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Dentaljuce Shorts: 500 words, 10 MCQs, on general medicine and surgery.

Urinary Tract Infection (UTI)

A urinary tract infection (UTI) is an infection that affects a part of the urinary tract. Lower UTIs may involve the bladder (cystitis) or urethra (urethritis) while upper UTIs affect the kidney (pyelonephritis).

Multiple white cells seen in the urine of a person with a urinary tract infection using microscopy
Multiple white cells seen in the urine of a person with a urinary tract infection using microscopy

Signs and Symptoms

Lower urinary tract infection, also known as a bladder infection, presents with burning during urination and frequent urination. These symptoms can vary from mild to severe and typically last around six days. Some may experience pain above the pubic bone or in the lower back. Upper urinary tract infection, or pyelonephritis, includes flank pain, fever, or nausea and vomiting, often in addition to the symptoms of a lower UTI. Rarely, urine may appear bloody or contain visible pus.

Urine may contain pus (a condition known as pyuria) as seen from a person with sepsis due to a urinary tract infection
Urine may contain pus (a condition known as pyuria) as seen from a person with sepsis due to a urinary tract infection

In children, UTIs may present with non-specific symptoms like fever, poor feeding, vomiting, sleepiness, or jaundice. In the elderly, symptoms are often vague, including incontinence, a change in mental status, or fatigue.

Causes and Risk Factors

The most common cause of UTIs is Escherichia coli, responsible for 80–85% of cases. Other bacteria and fungi can also cause UTIs. Risk factors include female anatomy, sexual intercourse, diabetes, obesity, catheterisation, and family history. Women are more prone to UTIs due to their shorter urethra. Sexual activity is a significant risk factor, particularly in young women.

Uropathogenic E. coli cells adhered to bladder epithelial cell
Uropathogenic E. coli cells adhered to bladder epithelial cell


Diagnosis in young, healthy women can often be based on symptoms alone. In complicated cases or when symptoms are vague, urinalysis and urine culture are used to confirm the diagnosis. Urinalysis looks for urinary nitrites, white blood cells, or leukocyte esterase. A urine culture is considered positive with a bacterial colony count of ≥10³ CFU/mL.

Multiple bacilli (rod-shaped bacteria) shown between white blood cells in urinary microscopy
Multiple bacilli (rod-shaped bacteria) shown between white blood cells in urinary microscopy


Uncomplicated UTIs are treated with a short course of antibiotics such as nitrofurantoin or trimethoprim/sulfamethoxazole. Resistance to these antibiotics is increasing, so in complicated cases, a longer course or intravenous antibiotics may be necessary. Phenazopyridine may help with symptoms, though it is not routinely recommended.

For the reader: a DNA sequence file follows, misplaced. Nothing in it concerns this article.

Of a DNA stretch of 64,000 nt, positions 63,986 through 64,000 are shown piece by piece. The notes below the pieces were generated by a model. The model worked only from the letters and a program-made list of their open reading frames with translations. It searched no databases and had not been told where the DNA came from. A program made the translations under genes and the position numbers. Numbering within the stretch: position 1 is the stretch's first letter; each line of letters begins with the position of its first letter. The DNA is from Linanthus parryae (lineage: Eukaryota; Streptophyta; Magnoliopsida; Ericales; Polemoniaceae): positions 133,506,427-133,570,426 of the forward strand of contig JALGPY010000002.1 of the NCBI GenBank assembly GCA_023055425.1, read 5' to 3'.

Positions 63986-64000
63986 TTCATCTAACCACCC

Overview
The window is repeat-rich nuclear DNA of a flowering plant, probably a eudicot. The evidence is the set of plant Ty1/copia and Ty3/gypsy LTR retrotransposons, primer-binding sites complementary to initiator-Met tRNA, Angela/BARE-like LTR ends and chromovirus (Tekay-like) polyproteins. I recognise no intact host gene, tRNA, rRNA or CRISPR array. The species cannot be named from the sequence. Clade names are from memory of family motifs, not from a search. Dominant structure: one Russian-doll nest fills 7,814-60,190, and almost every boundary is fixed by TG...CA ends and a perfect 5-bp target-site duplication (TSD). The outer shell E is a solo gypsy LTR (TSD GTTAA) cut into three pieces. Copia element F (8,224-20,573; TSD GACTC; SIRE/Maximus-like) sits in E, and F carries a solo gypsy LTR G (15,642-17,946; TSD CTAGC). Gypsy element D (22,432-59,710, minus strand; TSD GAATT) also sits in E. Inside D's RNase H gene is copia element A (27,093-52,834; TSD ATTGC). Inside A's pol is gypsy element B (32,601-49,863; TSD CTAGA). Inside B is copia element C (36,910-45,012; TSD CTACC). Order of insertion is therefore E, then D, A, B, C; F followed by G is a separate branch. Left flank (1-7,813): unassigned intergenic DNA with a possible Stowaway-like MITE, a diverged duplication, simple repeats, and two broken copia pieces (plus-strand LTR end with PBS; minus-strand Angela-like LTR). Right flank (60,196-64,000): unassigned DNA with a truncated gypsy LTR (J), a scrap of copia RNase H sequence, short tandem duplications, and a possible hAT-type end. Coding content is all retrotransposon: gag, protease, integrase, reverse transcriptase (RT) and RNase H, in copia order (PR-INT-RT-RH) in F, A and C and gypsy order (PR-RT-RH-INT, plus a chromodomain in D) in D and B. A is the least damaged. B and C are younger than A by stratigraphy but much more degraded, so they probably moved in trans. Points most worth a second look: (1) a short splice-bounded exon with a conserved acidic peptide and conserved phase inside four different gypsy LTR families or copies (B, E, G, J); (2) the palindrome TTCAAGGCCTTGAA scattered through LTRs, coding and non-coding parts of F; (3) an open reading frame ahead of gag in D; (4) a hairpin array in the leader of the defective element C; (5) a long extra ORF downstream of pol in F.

Antibiotics like trimethoprim/sulfamethoxazole, nitrofurantoin, or fosfomycin are typically first-line treatments. A three-day course is usually sufficient, though nitrofurantoin requires 5–7 days.


These require more aggressive treatment and follow-up. Increased antibiotic resistance is making treatment more challenging. A longer course or intravenous antibiotics is often needed.

Asymptomatic Bacteriuria

Generally, asymptomatic bacteriuria is not treated with antibiotics unless the patient is pregnant, has diabetes, or is undergoing urinary tract procedures likely to cause bleeding. Pregnant women are treated to prevent risks like pyelonephritis, low birth weight, and preterm birth.


Treatments include longer courses of oral antibiotics or intravenous antibiotics. Commonly used antibiotics include ciprofloxacin, trimethoprim/sulfamethoxazole, or amoxicillin/clavulanate. Severe cases may require hospitalisation.


With treatment, symptoms generally improve within 36 hours. However, 15–25% of adults and children may experience chronic symptomatic UTIs, including recurrent infections. Recurrent UTIs are defined as at least two infections in six months or three in twelve months.


UTIs are the most frequent bacterial infection in women, with 10% affected yearly and 40–60% experiencing an infection at some point in their lives. UTIs occur four times more frequently in females than males. They are also a common cause of hospital-acquired infections, especially in elderly women in care homes.


UTIs have been described since ancient times, with the first documented description in the Ebers Papyrus dated to c. 1550 BC. Effective treatment became available with the advent of antibiotics in the 1930s.

Bladder infection
Bladder infection

Self-assessment MCQs (single best answer)

Which part of the urinary tract is affected by cystitis?

What is the most common cause of UTIs?

Which symptom is commonly associated with upper urinary tract infection (pyelonephritis)?

What is the typical duration for symptoms of a lower UTI to last?

Which antibiotic is commonly used as a first-line treatment for uncomplicated UTIs?

What is a significant risk factor for developing UTIs, especially in young women?

What is a common finding in urinalysis that suggests a UTI?

In which group is asymptomatic bacteriuria usually treated with antibiotics?

Which historical document contains one of the earliest descriptions of UTIs?

What is the definition of recurrent UTIs?


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